announcement also mentions that: From modest beginnings three
decades ago, Yunus has, first and foremost through Grameen Bank,
developed micro-credit into an ever more important instrument in
the struggle against poverty. Grameen Bank has been a source of
ideas and models for the many institutions in the field of
micro-credit that have sprung up around the world.On December 10, 2006,
Mosammat Taslima Begum, who used her first 16-euro (20-dollar) loan
from the bank in 1992 to buy a goat and subsequently became a
successful entrepreneur and one of the elected board members of the
bank, accepted the Nobel Prize on behalf of Grameen Bank's
investors and borrowers at the prize awarding ceremony held at
Oslo City Hall.
Grameen Bank is the only business corporation to have won a
. In a speech given at the
presentation ceremony, Professor Ole Danbolt Mjøs, Chairman of the
Norwegian Nobel Committee, mentioned that, by giving the prize to
Grameen Bank and Muhammad Yunus, the Norwegian Nobel Committee
wished to focus attention on dialogue with the Muslim world, on the
women's perspective, and on the fight against poverty.
The Nobel prize announcement was celebrated with a lot of
enthusiasm in Bangladesh. Some critics asserted that the award
The Grameen Bank has grown into over two dozen enterprises
represented by the Grameen Family of Enterprises. These
organizations include Grameen Trust
, Grameen Communications
, Grameen Shakti
(Grameen Energy), Grameen Telecom
, Grameen Shikkha
Grameen Baybosa Bikash
(Grameen Business Development), Grameen
, Grameen Software
, Grameen CyberNet
, Grameen Knitwear
, and Grameen Uddog
of the brand Grameen Check
On July 11, 2005 the Grameen Mutual Fund One (GMFO), approved by
the Securities and Exchange Commission of Bangladesh, was listed as
an Initial Public Offering
. One of the first
mutual funds of its kind, GMFO will allow the over four million
Grameen bank members, as well as non-members, to buy into
Bangladesh's capital markets. The Bank and its constituents are
together worth over USD 7.4 billion.
The work of Grameen Bank in Bangladesh Inspired the creation of the
Grameen Foundation, which aims to share the Grameen philosophy and
accelerate the impact of microfinance on the world’s poorest
people. Grameen Foundation, which has an A-rating from Charity
Watch, not only provides microloans in the USA itself (the only
rich country where this is done), but also supports microfinance
institutions worldwide with loan guarantees, training, and
technology transfer. As of 2008, Grameen Foundation supports
microfinance institutions in the following regions:
- Asia-Pacific: Bangladesh, China, East Timor, Indonesia, India, Lebanon, Pakistan, Philippines, Saudi
- Americas: Bolivia, Dominican
Salvador, Haiti, Honduras, Mexico, Peru, USA
- Africa: Cameroon, Egypt, Ethiopia, Ghana, Morocco, Nigeria, Rwanda, Tunisia, Uganda
Sudhirendar Sharma, a development analyst, claims that the Grameen
Bank has "landed poor communities in a perpetual debt-trap", and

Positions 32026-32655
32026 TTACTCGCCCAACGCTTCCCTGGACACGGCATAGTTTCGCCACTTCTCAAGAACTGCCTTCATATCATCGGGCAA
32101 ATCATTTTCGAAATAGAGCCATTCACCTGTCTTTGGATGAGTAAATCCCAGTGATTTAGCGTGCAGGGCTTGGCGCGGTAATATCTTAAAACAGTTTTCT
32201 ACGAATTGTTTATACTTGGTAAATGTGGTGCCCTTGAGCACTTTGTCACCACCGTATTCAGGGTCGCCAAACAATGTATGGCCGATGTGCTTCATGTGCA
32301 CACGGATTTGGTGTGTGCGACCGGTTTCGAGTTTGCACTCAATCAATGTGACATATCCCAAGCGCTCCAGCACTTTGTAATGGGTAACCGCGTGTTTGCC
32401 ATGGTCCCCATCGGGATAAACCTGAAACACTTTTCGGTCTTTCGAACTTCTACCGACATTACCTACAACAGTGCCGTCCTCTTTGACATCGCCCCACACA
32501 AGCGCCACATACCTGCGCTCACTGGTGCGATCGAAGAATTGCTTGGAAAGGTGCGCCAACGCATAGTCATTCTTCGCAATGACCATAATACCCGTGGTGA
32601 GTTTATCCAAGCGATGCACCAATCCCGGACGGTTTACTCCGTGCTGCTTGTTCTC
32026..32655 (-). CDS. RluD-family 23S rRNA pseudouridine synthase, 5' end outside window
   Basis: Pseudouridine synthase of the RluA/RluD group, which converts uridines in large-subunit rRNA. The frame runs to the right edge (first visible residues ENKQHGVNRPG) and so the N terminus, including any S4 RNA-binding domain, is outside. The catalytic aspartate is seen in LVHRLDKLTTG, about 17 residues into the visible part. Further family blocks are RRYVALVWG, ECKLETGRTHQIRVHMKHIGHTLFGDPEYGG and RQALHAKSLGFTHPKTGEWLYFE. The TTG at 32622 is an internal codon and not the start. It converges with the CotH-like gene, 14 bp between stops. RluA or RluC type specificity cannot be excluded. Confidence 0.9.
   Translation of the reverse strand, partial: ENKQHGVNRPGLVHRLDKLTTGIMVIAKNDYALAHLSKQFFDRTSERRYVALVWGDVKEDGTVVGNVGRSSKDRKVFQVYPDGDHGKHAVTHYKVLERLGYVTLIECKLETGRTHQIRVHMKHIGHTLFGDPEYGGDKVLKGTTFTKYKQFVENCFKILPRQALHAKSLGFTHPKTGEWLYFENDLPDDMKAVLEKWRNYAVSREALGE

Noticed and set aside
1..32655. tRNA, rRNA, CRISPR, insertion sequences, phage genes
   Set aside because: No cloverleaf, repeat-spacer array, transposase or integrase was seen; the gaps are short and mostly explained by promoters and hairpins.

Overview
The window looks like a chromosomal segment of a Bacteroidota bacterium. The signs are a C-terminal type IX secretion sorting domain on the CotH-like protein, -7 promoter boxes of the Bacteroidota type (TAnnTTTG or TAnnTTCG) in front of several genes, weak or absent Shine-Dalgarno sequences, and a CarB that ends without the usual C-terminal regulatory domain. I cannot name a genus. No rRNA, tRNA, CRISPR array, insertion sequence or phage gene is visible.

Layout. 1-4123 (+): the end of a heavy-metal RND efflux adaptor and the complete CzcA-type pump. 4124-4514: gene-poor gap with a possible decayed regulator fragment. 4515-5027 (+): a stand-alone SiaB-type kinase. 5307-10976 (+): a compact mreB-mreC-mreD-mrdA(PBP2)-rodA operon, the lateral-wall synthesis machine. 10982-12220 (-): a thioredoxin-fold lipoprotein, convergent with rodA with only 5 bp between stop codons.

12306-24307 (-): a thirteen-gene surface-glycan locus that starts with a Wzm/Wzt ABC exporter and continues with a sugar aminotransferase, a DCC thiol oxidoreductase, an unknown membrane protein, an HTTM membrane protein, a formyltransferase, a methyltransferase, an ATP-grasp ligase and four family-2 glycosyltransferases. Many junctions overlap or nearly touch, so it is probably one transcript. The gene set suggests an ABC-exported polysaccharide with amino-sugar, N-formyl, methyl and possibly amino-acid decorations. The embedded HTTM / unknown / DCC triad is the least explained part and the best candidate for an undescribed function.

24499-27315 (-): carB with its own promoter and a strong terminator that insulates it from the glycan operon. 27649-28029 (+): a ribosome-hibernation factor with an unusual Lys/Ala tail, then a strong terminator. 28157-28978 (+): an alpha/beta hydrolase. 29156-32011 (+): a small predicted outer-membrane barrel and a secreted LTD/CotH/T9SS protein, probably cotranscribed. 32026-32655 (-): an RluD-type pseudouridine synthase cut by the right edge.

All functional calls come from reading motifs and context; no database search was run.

that its ultimate benefit goes to the corporations that sell
capital goods and infrastructure to the borrowers. It has also attracted
criticism from the former Prime
Minister of Bangladesh, Sheikh Hasina, who
commented, "There is no difference between usurers [Yunus] and
Hasina touches upon one criticism of
Grameen Bank: the high rate of interest that the bank demands from
those seeking credit. Similar to all microfinance institutes, the
interest charged by Grameen Bank is higher compared to that of
traditional banks, as Grameen's interest (reducing balance basis)
on its main credit product is about 20%. The Mises Institute
's Jeffrey Tucker
has criticized the Grameen
Bank, asserting that the Grameen Bank and others based on the
Grameen model are not economically viable and depend on subsidies
in order to operate, thus essentially becoming another example of
welfare. However, they disregard Yunus claims that he is working
against subsidized economy, giving borrowers the opportunity to
make business. Another source of criticism is that of the Grameen's
Sixteen Decisions.Critics say that the bank's Sixteen Decisions
force families and borrowers to abide by the rules and regulations
set forth by the bank. However, they don't make clear why the
leading principles (Unity, courage, discipline and hard work) and
some sound rules set up by the bank, like living in healthy houses
in good repair, not drinking unsafe water or refusing to give
dowries for daughters can be bad for borrowers. They mostly object
to the requisite of having to make a borrower club to cover
defaults, which they disqualify as a totalitarian tool, instead of
a community building strategy.David Roodman and Jonathan Morduch
disagreed with a statistic once often cited by Muhammad Yunus, that
“5 percent of the Grameen borrowers get out of poverty every year.”
Reanalyzing the underlying study, they obtained opposite results.
But they did not interpret these to imply that lending to women
made families poorer. Rather, the negative causality may go the
other way: women in richer families may borrow less.
- Bornstein, David. The Price
of a Dream: The Story of the Grameen Bank. Oxford University
Press, NY: 2005, ISBN 0-19-518749-0
- Counts, Alex, Give Us Credit , Crown, 1996, ISBN
- Sachs, Jeffrey. "The End of Poverty". Penguin Books, NY: 2005,
- Yunus, Muhammad (with Alan Jolis),
Banker to the Poor: The Autobiography of Muhammad Yunus, Founder of
Grameen Bank, Oxford University Press: USA, ISBN
- "Micro Loans for the Very Poor", New York Times, February 16, 1997
- Cockburn, Alexander, "A Nobel Peace Prize for Neoliberalism?"
- Grameen Bank What is Microcredit
- Grameen Bank Historical Data accessed June 22,
- Siddiqui, Kamal, An Evaluation of the Grameen Bank
Operation (Dhaka: National Institute of Local Government,
- Where we work | Grameen Foundation